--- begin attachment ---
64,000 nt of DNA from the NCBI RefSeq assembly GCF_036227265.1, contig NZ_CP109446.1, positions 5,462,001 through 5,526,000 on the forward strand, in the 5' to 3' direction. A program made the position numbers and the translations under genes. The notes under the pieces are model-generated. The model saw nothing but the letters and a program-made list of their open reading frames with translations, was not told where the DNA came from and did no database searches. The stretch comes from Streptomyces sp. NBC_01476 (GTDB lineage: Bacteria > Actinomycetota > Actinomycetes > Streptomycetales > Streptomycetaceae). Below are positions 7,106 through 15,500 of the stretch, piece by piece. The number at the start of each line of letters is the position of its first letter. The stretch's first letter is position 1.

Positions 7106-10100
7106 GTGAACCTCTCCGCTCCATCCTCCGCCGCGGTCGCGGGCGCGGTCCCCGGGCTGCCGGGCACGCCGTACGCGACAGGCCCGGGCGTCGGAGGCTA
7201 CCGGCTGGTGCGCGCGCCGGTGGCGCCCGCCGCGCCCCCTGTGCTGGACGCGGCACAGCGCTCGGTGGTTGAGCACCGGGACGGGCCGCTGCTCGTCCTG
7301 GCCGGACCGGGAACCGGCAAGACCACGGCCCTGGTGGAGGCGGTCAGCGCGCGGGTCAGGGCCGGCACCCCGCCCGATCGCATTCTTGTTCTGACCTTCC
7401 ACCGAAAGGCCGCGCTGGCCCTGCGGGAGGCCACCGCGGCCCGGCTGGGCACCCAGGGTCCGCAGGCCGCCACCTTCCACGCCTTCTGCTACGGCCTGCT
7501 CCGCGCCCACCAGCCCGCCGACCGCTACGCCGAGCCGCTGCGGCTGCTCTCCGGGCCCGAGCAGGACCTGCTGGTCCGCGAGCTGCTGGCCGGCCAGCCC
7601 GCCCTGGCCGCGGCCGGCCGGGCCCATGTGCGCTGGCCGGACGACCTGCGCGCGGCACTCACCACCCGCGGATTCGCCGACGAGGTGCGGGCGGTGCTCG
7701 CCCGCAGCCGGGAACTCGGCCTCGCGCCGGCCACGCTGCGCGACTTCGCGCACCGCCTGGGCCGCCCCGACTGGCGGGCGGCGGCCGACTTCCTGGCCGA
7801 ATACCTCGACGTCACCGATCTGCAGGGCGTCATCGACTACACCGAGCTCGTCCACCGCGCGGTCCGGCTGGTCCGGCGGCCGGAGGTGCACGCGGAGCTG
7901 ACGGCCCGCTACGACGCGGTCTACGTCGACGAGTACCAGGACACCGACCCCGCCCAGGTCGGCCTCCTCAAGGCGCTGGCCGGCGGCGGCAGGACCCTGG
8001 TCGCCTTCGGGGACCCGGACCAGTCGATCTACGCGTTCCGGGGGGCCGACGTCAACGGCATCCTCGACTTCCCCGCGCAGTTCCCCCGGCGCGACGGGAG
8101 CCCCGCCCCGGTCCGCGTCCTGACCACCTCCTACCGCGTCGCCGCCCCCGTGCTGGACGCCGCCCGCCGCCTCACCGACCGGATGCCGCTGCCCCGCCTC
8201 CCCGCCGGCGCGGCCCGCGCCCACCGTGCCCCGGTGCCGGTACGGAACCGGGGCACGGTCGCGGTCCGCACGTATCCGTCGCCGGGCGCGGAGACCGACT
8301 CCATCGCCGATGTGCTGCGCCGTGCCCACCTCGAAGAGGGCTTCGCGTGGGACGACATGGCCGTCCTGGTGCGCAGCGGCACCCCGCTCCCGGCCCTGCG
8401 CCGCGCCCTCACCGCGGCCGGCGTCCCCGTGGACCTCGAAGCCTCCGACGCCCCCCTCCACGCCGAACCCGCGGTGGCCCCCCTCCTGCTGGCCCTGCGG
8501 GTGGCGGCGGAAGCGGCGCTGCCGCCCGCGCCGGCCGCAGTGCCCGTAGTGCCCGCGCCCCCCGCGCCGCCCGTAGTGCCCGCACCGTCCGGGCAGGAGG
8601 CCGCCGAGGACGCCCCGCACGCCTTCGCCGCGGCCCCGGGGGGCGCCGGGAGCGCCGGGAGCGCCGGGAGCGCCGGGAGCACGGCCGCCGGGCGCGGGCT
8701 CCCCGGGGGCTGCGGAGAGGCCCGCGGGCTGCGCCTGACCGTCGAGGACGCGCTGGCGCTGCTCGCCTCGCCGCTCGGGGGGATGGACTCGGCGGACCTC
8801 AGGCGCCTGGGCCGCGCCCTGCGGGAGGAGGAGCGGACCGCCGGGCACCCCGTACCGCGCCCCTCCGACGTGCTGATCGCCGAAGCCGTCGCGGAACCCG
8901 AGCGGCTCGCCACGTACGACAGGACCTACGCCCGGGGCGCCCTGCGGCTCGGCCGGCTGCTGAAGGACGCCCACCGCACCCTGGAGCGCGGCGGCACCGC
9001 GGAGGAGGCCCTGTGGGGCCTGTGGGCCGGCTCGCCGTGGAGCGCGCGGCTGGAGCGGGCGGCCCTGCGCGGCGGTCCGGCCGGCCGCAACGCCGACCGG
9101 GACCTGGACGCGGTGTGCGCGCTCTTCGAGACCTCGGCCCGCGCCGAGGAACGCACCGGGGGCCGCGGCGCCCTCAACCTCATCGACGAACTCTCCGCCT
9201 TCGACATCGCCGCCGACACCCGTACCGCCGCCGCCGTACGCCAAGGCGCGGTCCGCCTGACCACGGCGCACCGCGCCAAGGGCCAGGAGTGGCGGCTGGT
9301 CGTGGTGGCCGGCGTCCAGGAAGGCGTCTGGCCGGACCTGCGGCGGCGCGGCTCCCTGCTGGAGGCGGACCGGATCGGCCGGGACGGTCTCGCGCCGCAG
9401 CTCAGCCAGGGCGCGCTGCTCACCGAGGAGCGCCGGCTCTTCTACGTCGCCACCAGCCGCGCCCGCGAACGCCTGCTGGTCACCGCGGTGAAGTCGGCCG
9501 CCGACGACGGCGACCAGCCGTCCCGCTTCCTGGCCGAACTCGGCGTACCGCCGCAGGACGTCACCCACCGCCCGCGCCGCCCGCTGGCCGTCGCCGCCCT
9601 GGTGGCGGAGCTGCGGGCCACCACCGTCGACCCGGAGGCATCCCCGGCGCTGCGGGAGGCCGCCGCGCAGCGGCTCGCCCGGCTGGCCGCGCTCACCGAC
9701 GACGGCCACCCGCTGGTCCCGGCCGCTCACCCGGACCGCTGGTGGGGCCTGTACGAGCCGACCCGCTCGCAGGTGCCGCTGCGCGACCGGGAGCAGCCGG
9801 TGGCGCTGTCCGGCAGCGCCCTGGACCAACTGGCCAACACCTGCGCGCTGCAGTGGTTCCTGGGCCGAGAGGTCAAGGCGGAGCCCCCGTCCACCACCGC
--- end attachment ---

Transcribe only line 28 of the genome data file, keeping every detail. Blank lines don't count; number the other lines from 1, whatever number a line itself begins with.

9601 GGTGGCGGAGCTGCGGGCCACCACCGTCGACCCGGAGGCATCCCCGGCGCTGCGGGAGGCCGCCGCGCAGCGGCTCGCCCGGCTGGCCGCGCTCACCGAC